Accusations can be positive

Mistake 1: allegations

Tips for couple communication (page 3/7)

The three most common mistakes in couple conversations

“A conflict exists when at least one need of at least one partner is violated or neglected by the behavior of the other!

Unsuccessful couple communication often ends in destructive arguments with reproaches instead of clarification or guilt instead of feelings. Accusations and blame do not lead to the clarification of conflicts and problems. Own feelings and wishes cannot be expressed directly with it. Rather, they help trigger a range of unpleasant emotions in the partner.

If one looks at such destructive couple conversations, certain communication features keep cropping up in allegations. Each trait gives a reproachful direction to the conversation and has specific unpleasant effects on the partner.

Those who quickly recognize these characteristic elements, be it for themselves or for the other, can more easily get out of an impending escalation. If I want to get closer to the person I am speaking to, I can use other means of communication.

The characteristics of allegations

You messages: "You did wrong."

Negatively intended you-messages mean to attach your own problem or unpleasant feeling to the other. Your own motives are not mentioned in the you message. The other has made a mistake or is inadequate. That is absolutely certain for the sender of the message at this moment. This immediately creates a hierarchical gradient. One rises above the other by apparently objectively ascertaining with the you-sentence what is wrong with the other. It is about being right and no longer about opinion and feeling. The other person immediately gets into a defensive position, tends to justify himself and will try to change the perceived hierarchical gradient in his favor.

Generalizations: "You never care about me."

Generalizations are often an indirect expression of anger. Even if the anger is mostly based on a specific situation, the generalization of the speaker wants to give his arguments a special impact and not leave the partner a loophole for an excuse. Generalizations usually provoke immediate contradiction and therefore tend to polarize the discussion and make it more difficult to respond to the partner.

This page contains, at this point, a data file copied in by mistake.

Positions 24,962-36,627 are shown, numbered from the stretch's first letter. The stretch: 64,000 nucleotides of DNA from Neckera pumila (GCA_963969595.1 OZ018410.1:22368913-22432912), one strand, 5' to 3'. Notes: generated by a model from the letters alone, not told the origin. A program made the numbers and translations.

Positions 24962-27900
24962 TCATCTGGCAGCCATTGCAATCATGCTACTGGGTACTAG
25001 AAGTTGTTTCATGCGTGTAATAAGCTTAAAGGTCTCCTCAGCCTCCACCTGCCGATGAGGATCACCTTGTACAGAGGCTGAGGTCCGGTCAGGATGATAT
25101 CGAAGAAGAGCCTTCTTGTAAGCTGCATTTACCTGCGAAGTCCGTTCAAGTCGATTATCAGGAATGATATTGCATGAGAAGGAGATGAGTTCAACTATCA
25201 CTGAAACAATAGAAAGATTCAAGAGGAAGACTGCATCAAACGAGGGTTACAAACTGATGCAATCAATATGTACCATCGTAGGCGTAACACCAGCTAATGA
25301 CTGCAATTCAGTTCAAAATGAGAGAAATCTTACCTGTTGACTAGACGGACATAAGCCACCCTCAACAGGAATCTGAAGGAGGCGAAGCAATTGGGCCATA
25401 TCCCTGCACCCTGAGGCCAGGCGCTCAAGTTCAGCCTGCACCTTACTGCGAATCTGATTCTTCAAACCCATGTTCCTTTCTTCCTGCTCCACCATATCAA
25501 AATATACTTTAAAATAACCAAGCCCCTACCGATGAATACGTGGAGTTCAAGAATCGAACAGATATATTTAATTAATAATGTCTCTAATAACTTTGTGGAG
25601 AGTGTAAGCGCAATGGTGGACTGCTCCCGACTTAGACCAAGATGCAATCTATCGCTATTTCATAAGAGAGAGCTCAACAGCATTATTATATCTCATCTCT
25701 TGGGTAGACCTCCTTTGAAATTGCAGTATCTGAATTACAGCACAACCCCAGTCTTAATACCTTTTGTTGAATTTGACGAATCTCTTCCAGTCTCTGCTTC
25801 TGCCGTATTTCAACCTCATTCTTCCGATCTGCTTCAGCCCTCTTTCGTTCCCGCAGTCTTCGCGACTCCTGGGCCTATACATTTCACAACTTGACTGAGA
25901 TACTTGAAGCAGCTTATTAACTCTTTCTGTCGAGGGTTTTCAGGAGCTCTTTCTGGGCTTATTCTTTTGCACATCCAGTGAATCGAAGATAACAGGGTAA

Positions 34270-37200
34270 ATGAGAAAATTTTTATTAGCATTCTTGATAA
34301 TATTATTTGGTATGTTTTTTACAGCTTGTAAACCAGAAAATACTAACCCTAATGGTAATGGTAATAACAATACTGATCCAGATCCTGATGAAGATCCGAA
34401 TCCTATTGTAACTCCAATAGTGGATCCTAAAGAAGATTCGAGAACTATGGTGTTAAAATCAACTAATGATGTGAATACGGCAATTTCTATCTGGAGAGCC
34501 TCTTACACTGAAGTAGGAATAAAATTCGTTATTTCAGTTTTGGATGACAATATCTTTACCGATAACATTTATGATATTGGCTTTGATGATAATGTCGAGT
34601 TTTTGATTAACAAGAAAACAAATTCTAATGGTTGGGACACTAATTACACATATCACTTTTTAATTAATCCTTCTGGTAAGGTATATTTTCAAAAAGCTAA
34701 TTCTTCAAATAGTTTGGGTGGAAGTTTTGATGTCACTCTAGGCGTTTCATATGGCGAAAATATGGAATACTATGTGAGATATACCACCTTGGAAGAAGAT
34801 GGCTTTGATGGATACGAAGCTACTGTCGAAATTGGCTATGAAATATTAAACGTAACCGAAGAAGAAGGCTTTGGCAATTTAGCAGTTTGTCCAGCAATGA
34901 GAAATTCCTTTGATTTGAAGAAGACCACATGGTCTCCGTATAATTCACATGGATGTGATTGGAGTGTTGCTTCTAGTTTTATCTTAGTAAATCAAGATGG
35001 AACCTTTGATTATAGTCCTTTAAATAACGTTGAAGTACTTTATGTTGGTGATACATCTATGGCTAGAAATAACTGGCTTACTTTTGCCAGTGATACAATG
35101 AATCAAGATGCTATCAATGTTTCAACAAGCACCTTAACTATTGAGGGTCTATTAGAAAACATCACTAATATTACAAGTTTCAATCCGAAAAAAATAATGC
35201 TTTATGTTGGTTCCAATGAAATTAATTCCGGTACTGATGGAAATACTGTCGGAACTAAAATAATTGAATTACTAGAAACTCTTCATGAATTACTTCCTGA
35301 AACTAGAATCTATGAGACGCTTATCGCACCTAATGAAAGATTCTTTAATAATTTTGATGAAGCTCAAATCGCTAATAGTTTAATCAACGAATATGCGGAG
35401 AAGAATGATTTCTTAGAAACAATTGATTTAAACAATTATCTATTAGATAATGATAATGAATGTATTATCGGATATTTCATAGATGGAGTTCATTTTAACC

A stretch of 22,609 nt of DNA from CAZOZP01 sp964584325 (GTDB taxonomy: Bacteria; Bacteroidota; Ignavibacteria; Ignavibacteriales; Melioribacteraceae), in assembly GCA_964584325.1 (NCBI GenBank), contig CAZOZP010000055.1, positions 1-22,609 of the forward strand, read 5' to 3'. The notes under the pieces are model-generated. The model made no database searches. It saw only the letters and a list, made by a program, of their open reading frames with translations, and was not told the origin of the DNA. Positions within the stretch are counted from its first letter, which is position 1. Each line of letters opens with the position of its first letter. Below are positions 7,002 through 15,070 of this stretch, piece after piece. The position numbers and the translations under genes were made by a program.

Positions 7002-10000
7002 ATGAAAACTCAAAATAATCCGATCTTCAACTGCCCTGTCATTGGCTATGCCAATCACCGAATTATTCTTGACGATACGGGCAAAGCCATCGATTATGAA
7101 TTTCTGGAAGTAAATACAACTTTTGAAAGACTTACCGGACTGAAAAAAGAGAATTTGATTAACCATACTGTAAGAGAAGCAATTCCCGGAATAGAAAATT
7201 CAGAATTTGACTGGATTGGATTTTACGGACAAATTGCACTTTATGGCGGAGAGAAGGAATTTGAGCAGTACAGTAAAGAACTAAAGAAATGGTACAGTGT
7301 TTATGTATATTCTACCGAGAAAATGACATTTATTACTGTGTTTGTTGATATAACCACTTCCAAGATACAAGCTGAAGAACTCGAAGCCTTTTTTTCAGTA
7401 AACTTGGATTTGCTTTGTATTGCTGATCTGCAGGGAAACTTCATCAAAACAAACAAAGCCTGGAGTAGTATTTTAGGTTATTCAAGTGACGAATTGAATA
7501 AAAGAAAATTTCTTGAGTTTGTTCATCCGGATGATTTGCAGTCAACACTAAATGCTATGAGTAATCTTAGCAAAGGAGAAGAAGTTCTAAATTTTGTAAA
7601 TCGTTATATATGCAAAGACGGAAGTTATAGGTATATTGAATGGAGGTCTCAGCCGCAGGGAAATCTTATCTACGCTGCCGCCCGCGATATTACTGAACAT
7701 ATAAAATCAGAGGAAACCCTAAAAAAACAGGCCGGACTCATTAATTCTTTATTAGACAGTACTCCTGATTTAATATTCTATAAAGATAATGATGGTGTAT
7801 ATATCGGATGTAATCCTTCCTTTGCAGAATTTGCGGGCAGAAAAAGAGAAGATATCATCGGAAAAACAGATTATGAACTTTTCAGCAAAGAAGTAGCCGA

Exaggerations: "One must ask the gracious Lord a thousand times."

Exaggerations are very similar to generalization in terms of causes and consequences. They should also give your own statement more persuasive power and stimulate your partner to protest immediately.

Negative attributes (labeling): "This infinite indolence is typical for you."

In situations in which one partner disturbs, annoys, disappoints, etc. a certain behavior of the other, he sometimes names a whole characteristic / trait of the other instead of the specific behavior. With this he armed himself with a fictitious team of experts in order to persuade the partner to examine the "undoubtedly and objectively determined" defects. Although this can indirectly express displeasure or disappointment, it is more difficult for the other person to change their behavior because they learn neither about the behavior nor the motives that led to the statement. Here, too, the other is more likely to resort to counter-reproaches or justifications than to reflect on their own actions.

Attribution of guilt: "It is your fault that ..."

Often accusations and excuses are exchanged instead of personal feelings. The partner is given greater responsibility for their own well-being than one is willing to take on. The respective “guilty party” defines the norm of what is good and bad or right and wrong. The "accused" will mostly respond with counter-accusations. This guilt ping-pong does not even lead to a concrete description of the problem and a fair problem solution is made more difficult.

More examples of allegations

Negative interpretations: "You're only doing that because ..."

Sham questions: "Do you think your behavior is right?"

Justifications: "That's not true."

Sham suggestions: "You could be a little more attentive to me."

Devaluations and insults: "You are also of no use, you bungler."

Injurious hints: "You probably remember exactly how you made this embarrassing mishap."

Threats: "If you don't finally go on vacation with me, I'll leave you!"

Irony: “You did a really great job. A masterpiece. I give you my favorite sweater to wash and it comes out with an itchy cleaning rag. You should perform in the circus with it. "

Sarcasm: "If things go on like this, we can get a divorce right away, right my darling?"

To quote allies and witnesses: "My mother always told me that nothing would come of you."


  • Joachim Engel, Franz Thurmaier: “How do you talk to me? - Errors and possibilities in couple communication. Herder spectrum, 2009